Resourcing the demands of financial promotions.
In many marketing teams, the marketers responsible for producing materials or financial promotions have the added responsibility of identifying and managing risk, as part of their accountability for achieving their objectives. In other words, applying risk and control measures when producing marketing materials or any other form of communications for clients is built into marketing teams' annual objectives and performance reviews, as best practice within the function.
They should, therefore, have the necessary knowledge, skills and information to produce relevant content that is not misleading and is aligned with the principles set out by the regulator. This requires an understanding of the industry, regulation in the relevant jurisdiction, the company, its objectives, the environment in which it operates and the risks it could face.
For marketing managers performing self-compliance, there are greater demands on governance, as well as in deciding how the regulation is interpreted within the context of specific marketing materials. It’s also important to note that regulations vary across regions, meaning that self-compliance is more feasible in the UK and Europe than in Asia and the US.
Outside the US, the marketing department bears a greater degree of responsibility for financial promotions. This approach works best when dedicated, embedded resources sit in marketing and function as the first line of defence. For smaller groups that do not have a dedicated compliance team, all compliance is integrated into the marketing manager’s role, which risks a resourcing bottleneck for marketing teams. For groups applying a ‘first line of defence’ model, self-compliance exists for low-risk items such as event invitations in a bid to drive efficiency. For others adopting a ‘second line of defence’ approach, a peer review is conducted within marketing and ultimately compliance provides final approval, all managed through a workflow tool. In many instances, this process is still very much owned by compliance.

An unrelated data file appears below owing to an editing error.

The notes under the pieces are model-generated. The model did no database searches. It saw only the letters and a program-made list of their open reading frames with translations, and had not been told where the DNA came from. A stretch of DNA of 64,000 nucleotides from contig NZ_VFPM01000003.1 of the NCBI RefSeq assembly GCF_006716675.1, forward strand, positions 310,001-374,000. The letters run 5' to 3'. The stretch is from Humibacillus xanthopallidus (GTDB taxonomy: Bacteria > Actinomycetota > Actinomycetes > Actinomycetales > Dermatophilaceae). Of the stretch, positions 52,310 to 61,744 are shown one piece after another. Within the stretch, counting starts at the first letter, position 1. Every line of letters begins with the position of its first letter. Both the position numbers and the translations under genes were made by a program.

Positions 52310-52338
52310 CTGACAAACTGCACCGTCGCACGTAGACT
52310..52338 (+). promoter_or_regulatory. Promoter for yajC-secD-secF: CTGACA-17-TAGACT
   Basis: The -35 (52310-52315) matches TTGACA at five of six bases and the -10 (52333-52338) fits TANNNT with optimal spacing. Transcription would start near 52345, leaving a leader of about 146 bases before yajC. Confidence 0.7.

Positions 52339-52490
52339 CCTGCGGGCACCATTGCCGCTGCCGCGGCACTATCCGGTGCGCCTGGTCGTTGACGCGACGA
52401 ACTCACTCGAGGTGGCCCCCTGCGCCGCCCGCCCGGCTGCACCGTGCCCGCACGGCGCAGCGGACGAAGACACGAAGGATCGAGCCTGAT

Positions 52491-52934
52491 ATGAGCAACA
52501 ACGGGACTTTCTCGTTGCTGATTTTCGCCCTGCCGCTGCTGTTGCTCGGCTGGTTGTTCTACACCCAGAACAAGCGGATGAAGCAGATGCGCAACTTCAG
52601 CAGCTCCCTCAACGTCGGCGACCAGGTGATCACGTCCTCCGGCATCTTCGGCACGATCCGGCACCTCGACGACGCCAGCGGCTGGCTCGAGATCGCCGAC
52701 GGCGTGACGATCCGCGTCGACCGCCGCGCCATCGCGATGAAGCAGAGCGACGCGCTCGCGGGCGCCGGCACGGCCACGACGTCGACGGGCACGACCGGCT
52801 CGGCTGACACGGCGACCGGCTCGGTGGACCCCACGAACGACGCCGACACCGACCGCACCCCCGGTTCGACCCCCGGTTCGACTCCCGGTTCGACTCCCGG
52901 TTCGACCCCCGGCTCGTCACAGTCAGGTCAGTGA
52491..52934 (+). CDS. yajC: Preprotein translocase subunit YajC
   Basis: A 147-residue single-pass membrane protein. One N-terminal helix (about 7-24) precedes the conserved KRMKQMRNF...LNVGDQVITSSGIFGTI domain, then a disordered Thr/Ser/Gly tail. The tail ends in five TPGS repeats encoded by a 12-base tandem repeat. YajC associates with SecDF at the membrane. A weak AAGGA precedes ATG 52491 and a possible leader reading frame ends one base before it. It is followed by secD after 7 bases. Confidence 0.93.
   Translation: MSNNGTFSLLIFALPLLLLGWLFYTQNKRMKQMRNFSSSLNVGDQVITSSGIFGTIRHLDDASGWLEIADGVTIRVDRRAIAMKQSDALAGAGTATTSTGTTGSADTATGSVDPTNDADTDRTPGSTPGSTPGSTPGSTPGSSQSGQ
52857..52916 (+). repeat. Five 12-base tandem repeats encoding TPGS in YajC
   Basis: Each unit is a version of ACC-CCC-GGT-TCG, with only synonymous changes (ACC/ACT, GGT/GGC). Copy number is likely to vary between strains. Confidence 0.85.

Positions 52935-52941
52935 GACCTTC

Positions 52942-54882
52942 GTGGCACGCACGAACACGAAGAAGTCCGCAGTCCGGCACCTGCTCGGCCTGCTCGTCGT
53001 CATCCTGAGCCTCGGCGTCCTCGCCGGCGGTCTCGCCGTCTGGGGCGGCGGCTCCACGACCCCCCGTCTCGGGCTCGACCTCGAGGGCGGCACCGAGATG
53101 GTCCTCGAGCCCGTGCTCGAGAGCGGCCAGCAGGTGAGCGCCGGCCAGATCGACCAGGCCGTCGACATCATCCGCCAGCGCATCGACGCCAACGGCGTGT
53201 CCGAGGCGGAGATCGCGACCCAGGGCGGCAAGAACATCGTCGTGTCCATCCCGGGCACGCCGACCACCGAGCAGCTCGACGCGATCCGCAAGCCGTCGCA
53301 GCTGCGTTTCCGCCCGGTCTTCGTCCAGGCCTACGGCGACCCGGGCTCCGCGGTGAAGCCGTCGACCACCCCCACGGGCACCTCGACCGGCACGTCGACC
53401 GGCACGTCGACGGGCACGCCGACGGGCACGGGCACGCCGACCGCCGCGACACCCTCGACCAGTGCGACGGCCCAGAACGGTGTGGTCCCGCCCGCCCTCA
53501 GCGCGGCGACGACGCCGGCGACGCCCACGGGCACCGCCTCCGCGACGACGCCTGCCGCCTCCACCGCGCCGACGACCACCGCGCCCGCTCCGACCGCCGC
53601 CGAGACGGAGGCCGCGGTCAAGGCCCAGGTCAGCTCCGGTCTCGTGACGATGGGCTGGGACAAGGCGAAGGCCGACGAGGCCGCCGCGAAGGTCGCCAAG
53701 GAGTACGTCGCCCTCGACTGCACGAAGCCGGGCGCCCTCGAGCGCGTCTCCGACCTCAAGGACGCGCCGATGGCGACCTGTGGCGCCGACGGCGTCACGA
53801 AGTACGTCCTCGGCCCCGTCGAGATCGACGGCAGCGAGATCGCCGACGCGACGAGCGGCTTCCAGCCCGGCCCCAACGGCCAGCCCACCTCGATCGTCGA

While approaches to compliance within the marketing function vary, one common thread is the adoption of technology and workflow tools that have simplified the process for marketing teams. Workflow and publishing tools operate in conjunction with each other and drive efficiencies throughout the process, improving collaboration between marketing and compliance functions, and allowing for robust recording and monitoring. Disclaimer templates, for example, can all be stored centrally so it’s clear which disclaimers to use for a specific country, product and audience, simplifying the process for marketers. The correct level of resourcing is still necessary to meet the demand, but the process is simplified and therefore the amount of time required is reduced.
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